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Taking the Lead in Reproductive Endocrinology and Infertility

Taking the Lead in Reproductive Endocrinology and Infertility

Valerie Baker will become the division’s new director in 2019.

In 1981, the country’s first IVF baby was born after Howard and Georgeanna Jones—doctors who trained and held leadership positions at Johns Hopkins—brought this procedure to the U.S. Throughout the years since, the department team has continued making advancements in fertility care through research and advancements in technology.  Next year, the Johns Hopkins Division of Reproductive Endocrinology and Infertility will start a new chapter linking this strong legacy in the field to the present. Valerie Baker, who currently serves as medical director and chief of the Division of Reproductive Endocrinology and Infertility at Stanford, will become the division director of Reproductive Endocrinology and Infertility and the  inaugural TeLinde-Wallach Professor of Gynecology and Obstetrics at Johns Hopkins in 2019, a position endowed by Howard Jones.

“I feel so grateful to be able to lead the division I’ve been learning about since I was a medical student,” Baker says. “It’s an incredible opportunity to join this team during such an exciting period of growth.”

Baker, who received her medical degree from Harvard Medical School and residency and fellowship training at the University of California, San Francisco Medical Center, will lead the division as their ambulatory clinical space expands dramatically. The division is currently in the planning phases, she says, to move the majority of its services and academic offices into a consolidated space.

Rather than sending patients elsewhere for procedures such as sperm retrieval, hysteroscopy, or dilation and curettage, these procedures will eventually be performed onsite, Baker explains. The assisted reproductive technology laboratory will also move to the same space and will continue to expand its services, offering more access to preimplantation genetic testing of embryos, ovarian tissue cryopreservation, egg freezing, and others.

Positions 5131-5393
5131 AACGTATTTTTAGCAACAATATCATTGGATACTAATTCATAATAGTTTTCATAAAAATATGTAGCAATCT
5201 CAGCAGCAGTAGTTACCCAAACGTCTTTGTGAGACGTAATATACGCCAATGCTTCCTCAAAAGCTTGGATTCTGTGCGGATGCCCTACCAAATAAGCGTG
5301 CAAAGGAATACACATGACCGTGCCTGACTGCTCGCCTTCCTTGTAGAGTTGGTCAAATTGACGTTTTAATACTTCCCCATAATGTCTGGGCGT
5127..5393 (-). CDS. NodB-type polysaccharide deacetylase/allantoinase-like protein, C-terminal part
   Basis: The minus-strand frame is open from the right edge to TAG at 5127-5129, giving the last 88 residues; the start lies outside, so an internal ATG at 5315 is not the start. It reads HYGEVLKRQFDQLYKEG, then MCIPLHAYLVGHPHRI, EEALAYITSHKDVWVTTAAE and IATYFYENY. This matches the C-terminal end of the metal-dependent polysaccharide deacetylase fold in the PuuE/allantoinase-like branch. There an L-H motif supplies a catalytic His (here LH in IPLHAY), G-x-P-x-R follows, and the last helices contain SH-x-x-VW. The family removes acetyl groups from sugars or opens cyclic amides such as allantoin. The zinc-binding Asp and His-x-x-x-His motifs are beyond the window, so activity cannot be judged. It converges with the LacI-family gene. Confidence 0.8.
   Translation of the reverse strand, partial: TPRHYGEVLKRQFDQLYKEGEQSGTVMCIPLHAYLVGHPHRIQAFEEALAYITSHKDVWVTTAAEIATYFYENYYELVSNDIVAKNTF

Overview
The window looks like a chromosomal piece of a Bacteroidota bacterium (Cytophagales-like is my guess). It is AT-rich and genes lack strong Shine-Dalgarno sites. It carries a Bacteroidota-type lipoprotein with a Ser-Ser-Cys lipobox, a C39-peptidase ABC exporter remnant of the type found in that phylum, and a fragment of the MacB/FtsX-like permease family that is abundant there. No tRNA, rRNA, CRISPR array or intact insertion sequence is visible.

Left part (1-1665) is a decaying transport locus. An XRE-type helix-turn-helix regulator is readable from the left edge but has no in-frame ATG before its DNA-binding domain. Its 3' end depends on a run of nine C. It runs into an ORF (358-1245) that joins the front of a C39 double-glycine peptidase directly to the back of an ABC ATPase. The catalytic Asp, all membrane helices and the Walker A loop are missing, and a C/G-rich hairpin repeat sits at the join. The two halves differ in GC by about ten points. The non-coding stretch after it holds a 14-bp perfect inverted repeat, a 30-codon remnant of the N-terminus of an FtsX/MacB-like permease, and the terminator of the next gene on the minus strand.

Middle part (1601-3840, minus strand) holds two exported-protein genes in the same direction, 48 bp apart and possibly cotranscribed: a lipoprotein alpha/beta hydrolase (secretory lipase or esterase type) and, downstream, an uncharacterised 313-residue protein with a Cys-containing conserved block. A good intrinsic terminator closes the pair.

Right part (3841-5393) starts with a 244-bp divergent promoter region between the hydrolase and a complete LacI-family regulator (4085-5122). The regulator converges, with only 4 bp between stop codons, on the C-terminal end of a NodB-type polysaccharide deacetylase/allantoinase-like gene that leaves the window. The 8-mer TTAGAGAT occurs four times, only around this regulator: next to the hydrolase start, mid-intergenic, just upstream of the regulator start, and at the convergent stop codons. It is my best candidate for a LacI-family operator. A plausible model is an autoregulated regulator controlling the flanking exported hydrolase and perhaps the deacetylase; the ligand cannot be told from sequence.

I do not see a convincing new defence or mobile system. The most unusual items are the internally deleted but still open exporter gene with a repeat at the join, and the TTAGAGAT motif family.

Baker says that she also hopes to streamline workflows in ways that improve patient experience—for example, she says, making it easier for patients to coordinate care with other specialists at Johns Hopkins, such as rheumatologists or maternal-fetal medicine specialists, or to finance their treatments and work with insurance companies.

Each of these changes will be key to helping the division care for an increased number of patients, says Mindy Christianson, an assistant professor of gynecology and obstetrics in the Division of Reproductive Endocrinology. “In the past five years, the number of patients who come here for just IVF has doubled,” Christianson says. “Dr. Baker’s leadership will help us better serve patients as our volume continues to grow.”

Baker says that she’s also excited to join the division during a time of rapid research discoveries, such as the outcomes and fertility preservation work by Christianson; research on nutritional contributors to uterine fibroids by Chantel Cross; and studies on uterine fibroids, polycystic ovarian syndrome, and genetic causes of fertility by James Segars. She adds that she hopes to increase the number of outstanding physician-scientists within the division and mentor those early in their career to help them achieve their goals.

“Johns Hopkins has a strong legacy in this field and a group of clinician-scientists who will continue to advance patient care and research discoveries into the future,” Baker says. 

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